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Published December 11th, 2019
Cinderella at Town Hall Theatre for the holiday, an idiosyncratic fairytale
Cinderella production four: Pictured: Henry Halkyard and Lindsay Kathryn Ford in "Cinderella: A Fairytale." Photo Jay Yamada

Humor, charm and wacky energy characterize the Brothers Grimm fairy tale staged by Town Hall Theatre this December. No damsel in distress, but a lovely young woman standing for herself. No prince rescuing the desperate, but a young man in search of authenticity and love. No fairy godmother, but the power of nature symbolized by birds giving those who understand it strength, and those who neglect it punishment. And above all a dynamic and super fun group of actors who give it all to make this play a very witty and memorable production. Disney it is not.
"Cinderella: A Fairytale," devised by Sally Cookson and Adam Peck, takes on the bias that Ella (Cinder-Ella) is not just a sweet and innocent girl, she has knowledge - of birds and the natural world - and power. She can be astute, she challenges the hardship that has fallen upon to her; in essence, she is a fighter. This adaptation slightly warps the other characters as well, creating subtle discrepancies between memories we all have of the tale and what is presented here. This provides for tremendous amusement opportunities. Instead of two stepsisters you get a stepsister and a stepbrother; instead of a heroic prince you get a somewhat nerdy and awkward bird watcher.
These twists are played for maximum effect through Clive Worsley's direction. Worsley previously served as the artistic director at Town Hall and left in 2013 to direct the education program at Cal Shakes. He says that his return as the play's director was a treat and he added that he particularly loved that the main character uses her own power to transform herself, which is more fitting to our times. He also saw in that play an appeal to recognize and respect the power of nature.
Worsley mentioned that he had requested Dennis Markam to be in the cast. The mature and very versatile actor, who plays both the father and stepmother, is indeed at his best. Many newcomers were cast in the play with great acumen: Lyndsay Kathryn Ford as Ella is lovely, strong, full of youthful energy, and has an excellent voice to carry the charming tunes that are interspersed in the play; Henry Halkyard as the prince lets out a spontaneity in wackiness and awkwardness that works very well; Sarah-Jean Bartky is a completely hilarious and over-the-top stepsister, and she is very well matched by Marshall Scott who plays the stepbrother, sometimes a bully, and sometimes vulnerable and touching; Mikah Kavita as the queen is indeed magnificent and royal. The charming ensemble of the birds is played by five young actors ages 10-17 who never miss a beat. They flutter around the stage, sing, dance, and act with excellent professionalism.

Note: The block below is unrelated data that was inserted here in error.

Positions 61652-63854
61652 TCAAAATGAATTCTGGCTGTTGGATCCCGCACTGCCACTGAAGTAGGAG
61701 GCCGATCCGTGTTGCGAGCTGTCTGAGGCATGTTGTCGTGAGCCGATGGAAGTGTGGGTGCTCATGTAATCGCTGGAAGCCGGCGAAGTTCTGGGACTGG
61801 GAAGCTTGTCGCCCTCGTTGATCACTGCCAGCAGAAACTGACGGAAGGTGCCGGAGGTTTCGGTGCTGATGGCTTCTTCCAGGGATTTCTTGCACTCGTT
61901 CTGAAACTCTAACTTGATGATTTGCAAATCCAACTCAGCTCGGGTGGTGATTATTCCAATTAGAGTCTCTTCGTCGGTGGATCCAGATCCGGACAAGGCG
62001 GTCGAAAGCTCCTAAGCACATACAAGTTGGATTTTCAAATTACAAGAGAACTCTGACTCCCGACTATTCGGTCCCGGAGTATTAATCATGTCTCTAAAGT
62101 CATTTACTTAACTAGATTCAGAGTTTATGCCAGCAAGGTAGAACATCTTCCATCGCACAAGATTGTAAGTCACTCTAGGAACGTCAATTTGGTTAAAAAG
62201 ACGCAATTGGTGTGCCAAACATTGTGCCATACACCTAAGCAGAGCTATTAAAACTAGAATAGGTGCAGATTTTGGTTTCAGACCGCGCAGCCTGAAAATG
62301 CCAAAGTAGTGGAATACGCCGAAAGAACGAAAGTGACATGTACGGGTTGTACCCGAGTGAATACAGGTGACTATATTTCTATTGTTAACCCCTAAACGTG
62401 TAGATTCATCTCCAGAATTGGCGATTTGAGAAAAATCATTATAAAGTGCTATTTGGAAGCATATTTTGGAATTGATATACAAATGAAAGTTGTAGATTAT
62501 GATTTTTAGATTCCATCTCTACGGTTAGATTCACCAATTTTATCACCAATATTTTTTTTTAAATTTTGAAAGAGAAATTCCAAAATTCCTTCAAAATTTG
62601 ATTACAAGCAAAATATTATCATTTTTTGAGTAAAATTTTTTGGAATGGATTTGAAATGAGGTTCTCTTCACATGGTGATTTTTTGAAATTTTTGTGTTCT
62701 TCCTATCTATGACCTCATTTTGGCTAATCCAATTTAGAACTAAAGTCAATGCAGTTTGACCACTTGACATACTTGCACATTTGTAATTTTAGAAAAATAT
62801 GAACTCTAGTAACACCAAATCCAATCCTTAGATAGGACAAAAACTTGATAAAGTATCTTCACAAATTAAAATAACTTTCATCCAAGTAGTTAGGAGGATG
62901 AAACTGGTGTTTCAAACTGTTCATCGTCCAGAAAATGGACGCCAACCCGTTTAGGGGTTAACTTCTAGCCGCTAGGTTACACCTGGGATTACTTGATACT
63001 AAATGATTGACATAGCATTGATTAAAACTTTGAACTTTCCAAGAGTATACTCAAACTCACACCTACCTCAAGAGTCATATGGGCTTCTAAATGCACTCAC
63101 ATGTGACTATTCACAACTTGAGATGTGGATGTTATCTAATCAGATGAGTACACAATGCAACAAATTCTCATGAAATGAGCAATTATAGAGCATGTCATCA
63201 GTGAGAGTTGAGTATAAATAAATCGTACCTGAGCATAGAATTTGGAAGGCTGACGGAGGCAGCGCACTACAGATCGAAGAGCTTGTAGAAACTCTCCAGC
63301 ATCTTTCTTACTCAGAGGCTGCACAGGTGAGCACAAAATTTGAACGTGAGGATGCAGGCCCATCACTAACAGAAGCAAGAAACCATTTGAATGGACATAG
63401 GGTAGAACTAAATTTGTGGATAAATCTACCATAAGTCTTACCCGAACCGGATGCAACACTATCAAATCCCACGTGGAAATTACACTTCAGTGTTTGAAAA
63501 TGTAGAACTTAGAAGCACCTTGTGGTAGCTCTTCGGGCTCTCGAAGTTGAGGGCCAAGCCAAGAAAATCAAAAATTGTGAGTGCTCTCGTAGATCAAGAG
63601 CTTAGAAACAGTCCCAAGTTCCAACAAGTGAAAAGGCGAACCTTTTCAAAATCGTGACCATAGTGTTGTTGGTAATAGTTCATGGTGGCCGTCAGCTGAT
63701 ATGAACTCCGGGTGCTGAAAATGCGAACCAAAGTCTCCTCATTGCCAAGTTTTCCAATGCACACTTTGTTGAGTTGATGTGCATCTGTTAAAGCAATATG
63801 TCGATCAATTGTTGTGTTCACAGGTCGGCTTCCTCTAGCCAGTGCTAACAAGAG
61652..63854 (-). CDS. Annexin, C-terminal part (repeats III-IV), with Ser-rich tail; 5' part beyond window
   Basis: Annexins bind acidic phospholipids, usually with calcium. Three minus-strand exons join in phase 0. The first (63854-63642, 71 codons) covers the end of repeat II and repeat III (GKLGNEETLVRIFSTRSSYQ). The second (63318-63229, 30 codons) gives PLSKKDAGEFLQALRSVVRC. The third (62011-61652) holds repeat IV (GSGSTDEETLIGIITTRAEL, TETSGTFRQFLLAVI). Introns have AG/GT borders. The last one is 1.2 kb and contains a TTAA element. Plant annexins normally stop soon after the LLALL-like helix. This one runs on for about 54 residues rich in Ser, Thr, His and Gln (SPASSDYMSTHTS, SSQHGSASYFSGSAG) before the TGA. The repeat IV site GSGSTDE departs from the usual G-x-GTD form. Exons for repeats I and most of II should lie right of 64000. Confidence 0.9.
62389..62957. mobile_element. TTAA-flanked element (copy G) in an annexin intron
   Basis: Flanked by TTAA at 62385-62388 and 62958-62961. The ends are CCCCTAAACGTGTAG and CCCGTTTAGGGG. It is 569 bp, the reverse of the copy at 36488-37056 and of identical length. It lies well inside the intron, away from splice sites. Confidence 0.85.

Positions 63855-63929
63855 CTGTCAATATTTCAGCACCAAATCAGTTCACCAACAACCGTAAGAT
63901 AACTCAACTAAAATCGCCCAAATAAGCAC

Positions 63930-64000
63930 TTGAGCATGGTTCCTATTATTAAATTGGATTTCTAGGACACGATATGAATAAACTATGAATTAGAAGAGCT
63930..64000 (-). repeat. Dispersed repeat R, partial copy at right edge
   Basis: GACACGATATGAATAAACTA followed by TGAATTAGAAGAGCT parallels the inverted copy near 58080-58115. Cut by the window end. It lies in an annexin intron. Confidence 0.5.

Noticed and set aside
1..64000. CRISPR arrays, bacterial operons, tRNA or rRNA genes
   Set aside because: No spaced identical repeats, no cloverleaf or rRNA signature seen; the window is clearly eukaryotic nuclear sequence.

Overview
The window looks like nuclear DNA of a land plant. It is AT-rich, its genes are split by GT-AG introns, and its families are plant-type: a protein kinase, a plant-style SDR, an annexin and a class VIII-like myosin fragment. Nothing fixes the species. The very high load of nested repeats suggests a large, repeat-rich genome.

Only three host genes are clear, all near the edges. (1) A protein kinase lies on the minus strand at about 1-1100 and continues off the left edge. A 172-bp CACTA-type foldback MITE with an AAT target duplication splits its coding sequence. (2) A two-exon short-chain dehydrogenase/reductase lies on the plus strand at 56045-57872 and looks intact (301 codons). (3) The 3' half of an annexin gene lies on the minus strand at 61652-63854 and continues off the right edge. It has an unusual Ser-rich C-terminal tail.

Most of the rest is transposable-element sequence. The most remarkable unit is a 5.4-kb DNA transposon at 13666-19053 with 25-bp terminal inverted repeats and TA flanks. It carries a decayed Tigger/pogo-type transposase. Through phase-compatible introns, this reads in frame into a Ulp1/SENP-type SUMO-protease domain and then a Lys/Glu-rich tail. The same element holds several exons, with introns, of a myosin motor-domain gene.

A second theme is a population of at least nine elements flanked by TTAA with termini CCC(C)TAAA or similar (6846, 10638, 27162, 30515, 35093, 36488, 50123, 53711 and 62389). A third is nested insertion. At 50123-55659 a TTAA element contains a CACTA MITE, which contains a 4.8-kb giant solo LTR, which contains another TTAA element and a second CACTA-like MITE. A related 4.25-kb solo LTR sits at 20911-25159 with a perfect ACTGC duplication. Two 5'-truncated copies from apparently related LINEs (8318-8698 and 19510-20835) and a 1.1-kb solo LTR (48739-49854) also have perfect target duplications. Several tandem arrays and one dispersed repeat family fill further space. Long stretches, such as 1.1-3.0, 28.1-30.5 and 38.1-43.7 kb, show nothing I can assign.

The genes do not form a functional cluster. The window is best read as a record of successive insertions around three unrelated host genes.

Now be prepared, there is an element of cruelty in the original story alongside the whimsical reference to birds and nature, and the Cookson and Peck adaptation is true to that as well. Yet Markham's superb acting and having him cast as both the father and stepmother creates the distance that makes the cruelty more funny than shocking.
"Cinderella: A Fairytale" runs through Dec. 21 at Town Hall Theatre, 3535 School St. in Lafayette. For tickets and information, visit www.townhalltheatre.com

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